During the experiment, CO2 will be supplied from large-capacity gas tanks mounted on a bespoke frame, lowered into place from the RRS James Cook at about 100m from the injection site in order to minimise disturbance. A sophisticated gas flow control system and acoustic communications will allow full control from the ship.
Also mounted on the frame are cylinders containing the tracer gases that will be mixed with the CO2 gas before delivery to the experiment. The experiment will require 3 tonnes of CO2 for the 3-week experiment – this may sound like a lot but it’s actually a very small amount. Averaged over the duration of the experiment it equates 214 kg of gas released per day, which is equivalent to less than 2 seconds’ worth of CO2 emissions during the takeoff of a jumbo jet.
The tanks have been assembled in the hangar at NOC, and will be filled with CO2 and the tracer gases a few days before the expedition departs.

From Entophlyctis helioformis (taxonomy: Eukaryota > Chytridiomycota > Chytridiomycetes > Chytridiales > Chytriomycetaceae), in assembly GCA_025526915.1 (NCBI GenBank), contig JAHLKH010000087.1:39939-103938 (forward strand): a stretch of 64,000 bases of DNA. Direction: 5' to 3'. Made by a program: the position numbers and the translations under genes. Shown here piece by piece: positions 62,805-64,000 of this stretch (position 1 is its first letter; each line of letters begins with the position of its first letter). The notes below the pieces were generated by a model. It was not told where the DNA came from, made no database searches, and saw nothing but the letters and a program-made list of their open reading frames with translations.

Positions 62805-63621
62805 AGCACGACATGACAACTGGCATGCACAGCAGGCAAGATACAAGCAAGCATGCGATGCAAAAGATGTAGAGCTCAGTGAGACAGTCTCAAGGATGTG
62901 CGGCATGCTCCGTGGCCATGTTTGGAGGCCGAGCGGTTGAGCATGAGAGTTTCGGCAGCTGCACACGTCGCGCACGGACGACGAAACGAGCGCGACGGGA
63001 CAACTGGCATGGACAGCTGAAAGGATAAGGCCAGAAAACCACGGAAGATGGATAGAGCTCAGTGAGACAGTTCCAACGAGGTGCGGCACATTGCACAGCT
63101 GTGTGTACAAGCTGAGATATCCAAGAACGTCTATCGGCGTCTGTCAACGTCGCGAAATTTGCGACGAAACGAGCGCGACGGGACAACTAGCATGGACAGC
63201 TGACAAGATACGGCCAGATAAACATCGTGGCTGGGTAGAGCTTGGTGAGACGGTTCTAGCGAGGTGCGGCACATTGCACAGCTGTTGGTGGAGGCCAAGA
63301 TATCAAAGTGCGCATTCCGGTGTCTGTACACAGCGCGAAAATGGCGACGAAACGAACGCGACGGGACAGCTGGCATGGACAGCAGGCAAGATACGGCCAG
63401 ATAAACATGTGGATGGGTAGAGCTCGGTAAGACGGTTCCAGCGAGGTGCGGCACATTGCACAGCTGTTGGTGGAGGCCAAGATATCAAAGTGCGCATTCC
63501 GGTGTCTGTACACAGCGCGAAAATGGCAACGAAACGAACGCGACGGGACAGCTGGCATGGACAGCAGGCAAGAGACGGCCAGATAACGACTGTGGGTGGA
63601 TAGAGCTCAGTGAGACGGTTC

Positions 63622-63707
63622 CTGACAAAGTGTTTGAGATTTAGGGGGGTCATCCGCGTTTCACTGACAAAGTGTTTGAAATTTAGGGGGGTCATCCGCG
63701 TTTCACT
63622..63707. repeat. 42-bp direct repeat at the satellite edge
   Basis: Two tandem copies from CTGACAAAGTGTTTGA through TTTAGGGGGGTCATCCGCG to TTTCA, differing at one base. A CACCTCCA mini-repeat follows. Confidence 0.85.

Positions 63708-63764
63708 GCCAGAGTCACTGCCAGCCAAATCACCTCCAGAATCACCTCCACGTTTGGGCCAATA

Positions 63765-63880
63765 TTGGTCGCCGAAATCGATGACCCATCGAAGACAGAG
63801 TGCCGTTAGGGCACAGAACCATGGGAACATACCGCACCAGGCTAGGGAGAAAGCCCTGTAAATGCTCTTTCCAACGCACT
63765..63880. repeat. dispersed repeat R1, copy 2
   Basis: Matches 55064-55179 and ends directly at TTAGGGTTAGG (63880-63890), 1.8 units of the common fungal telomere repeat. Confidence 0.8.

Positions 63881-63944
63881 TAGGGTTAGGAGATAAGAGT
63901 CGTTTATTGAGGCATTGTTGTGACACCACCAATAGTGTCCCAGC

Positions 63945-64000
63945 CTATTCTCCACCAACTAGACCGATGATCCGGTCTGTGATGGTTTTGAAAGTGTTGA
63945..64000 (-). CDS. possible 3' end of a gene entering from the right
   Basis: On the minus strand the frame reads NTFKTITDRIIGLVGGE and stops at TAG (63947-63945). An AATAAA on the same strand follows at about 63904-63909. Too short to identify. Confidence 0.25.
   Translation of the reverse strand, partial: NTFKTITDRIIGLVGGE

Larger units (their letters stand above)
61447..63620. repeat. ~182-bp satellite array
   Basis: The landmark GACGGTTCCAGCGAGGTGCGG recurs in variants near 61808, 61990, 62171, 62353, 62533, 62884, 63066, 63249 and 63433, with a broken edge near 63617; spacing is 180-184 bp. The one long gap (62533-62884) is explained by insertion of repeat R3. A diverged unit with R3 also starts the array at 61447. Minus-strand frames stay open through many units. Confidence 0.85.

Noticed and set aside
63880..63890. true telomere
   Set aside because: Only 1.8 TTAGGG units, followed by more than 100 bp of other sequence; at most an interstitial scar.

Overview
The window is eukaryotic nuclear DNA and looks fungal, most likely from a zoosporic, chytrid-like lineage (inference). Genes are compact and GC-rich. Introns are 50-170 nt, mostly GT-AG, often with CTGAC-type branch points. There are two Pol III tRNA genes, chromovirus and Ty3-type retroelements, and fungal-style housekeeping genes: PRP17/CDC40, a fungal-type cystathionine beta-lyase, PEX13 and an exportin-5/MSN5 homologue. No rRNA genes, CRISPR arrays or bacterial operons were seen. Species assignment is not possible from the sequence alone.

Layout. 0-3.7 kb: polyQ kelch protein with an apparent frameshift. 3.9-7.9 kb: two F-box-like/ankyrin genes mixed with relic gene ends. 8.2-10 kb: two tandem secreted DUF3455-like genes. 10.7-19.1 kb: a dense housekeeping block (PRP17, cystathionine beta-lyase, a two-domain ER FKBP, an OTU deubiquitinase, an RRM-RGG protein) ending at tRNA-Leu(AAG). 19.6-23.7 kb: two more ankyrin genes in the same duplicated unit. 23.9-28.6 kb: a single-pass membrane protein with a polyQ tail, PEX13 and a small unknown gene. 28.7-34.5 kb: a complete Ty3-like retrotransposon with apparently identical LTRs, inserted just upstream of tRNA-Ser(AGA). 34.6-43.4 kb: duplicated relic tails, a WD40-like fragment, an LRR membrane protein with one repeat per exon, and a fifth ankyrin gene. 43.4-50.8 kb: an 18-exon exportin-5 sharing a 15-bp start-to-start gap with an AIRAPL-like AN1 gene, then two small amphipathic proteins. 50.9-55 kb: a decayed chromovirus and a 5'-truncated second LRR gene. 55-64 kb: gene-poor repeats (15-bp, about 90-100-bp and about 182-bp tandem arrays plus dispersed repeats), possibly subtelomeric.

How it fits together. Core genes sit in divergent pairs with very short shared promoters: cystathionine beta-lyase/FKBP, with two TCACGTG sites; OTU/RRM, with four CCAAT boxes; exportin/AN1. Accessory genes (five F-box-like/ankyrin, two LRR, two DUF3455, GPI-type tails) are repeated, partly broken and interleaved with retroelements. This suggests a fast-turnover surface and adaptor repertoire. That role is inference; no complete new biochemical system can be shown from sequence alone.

The CO2 gas will be mixed with a cocktail of inert, non-toxic chemical tracers prior to its release: Kr, SF6 and C3F8. CO2 is quite a reactive compound in the marine environment, which makes it challenging to differentiate between natural variability and a leak, especially when the leak is small. The addition of chemically distinct tracers to the released gas provides a failsafe for detecting and tracing the fate of the CO2 released during the experiment.